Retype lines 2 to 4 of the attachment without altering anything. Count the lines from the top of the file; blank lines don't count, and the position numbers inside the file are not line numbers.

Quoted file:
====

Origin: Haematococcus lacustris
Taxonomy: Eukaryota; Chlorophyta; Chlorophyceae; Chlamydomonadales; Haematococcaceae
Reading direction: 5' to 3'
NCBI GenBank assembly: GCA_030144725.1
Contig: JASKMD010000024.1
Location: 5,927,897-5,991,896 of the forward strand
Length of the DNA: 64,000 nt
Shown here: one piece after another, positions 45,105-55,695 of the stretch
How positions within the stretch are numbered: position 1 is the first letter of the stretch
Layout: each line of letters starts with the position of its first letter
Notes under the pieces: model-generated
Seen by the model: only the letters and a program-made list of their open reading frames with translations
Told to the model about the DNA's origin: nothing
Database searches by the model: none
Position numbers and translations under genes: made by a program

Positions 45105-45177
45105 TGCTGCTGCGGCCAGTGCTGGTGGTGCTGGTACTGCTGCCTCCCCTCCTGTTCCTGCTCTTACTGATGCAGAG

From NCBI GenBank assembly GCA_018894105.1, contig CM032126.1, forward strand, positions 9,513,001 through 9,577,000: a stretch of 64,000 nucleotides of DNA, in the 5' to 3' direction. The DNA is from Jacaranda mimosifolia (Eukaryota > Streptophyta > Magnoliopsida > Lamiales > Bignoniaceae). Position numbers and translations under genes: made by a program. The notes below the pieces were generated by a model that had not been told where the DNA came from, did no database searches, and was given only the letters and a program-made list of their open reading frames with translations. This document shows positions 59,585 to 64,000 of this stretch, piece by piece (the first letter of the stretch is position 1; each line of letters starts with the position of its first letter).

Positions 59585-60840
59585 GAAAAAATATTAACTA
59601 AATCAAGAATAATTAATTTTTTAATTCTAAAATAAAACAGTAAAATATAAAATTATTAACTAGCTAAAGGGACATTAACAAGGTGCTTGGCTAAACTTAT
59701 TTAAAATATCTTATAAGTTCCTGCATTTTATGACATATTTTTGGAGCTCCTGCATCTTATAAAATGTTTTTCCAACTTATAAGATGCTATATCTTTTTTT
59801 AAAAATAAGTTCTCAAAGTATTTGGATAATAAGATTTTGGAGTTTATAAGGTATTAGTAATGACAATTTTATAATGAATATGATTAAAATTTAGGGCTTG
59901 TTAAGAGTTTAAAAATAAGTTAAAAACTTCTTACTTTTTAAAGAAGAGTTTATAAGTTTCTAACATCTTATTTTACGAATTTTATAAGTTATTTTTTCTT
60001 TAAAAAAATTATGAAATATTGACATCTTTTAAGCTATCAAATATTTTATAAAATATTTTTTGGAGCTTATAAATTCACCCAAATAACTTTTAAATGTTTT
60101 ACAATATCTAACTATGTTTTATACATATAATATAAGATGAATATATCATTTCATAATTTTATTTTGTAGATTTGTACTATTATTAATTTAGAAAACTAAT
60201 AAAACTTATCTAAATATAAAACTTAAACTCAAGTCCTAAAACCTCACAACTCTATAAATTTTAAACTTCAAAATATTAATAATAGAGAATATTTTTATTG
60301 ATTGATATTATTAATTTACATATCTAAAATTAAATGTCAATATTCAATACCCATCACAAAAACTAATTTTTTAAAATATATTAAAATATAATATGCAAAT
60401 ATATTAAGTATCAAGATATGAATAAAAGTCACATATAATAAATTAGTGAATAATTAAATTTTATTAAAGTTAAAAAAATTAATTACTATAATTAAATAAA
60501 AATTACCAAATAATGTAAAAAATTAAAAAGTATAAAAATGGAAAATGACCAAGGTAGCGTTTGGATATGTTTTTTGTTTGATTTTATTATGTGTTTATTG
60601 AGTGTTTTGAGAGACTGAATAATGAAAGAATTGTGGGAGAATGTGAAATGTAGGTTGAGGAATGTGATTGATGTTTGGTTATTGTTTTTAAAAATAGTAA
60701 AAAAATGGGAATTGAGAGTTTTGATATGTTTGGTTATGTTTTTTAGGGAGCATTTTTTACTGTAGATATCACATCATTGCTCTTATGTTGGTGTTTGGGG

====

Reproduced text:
Taxonomy: Eukaryota; Chlorophyta; Chlorophyceae; Chlamydomonadales; Haematococcaceae
Reading direction: 5' to 3'
NCBI GenBank assembly: GCA_030144725.1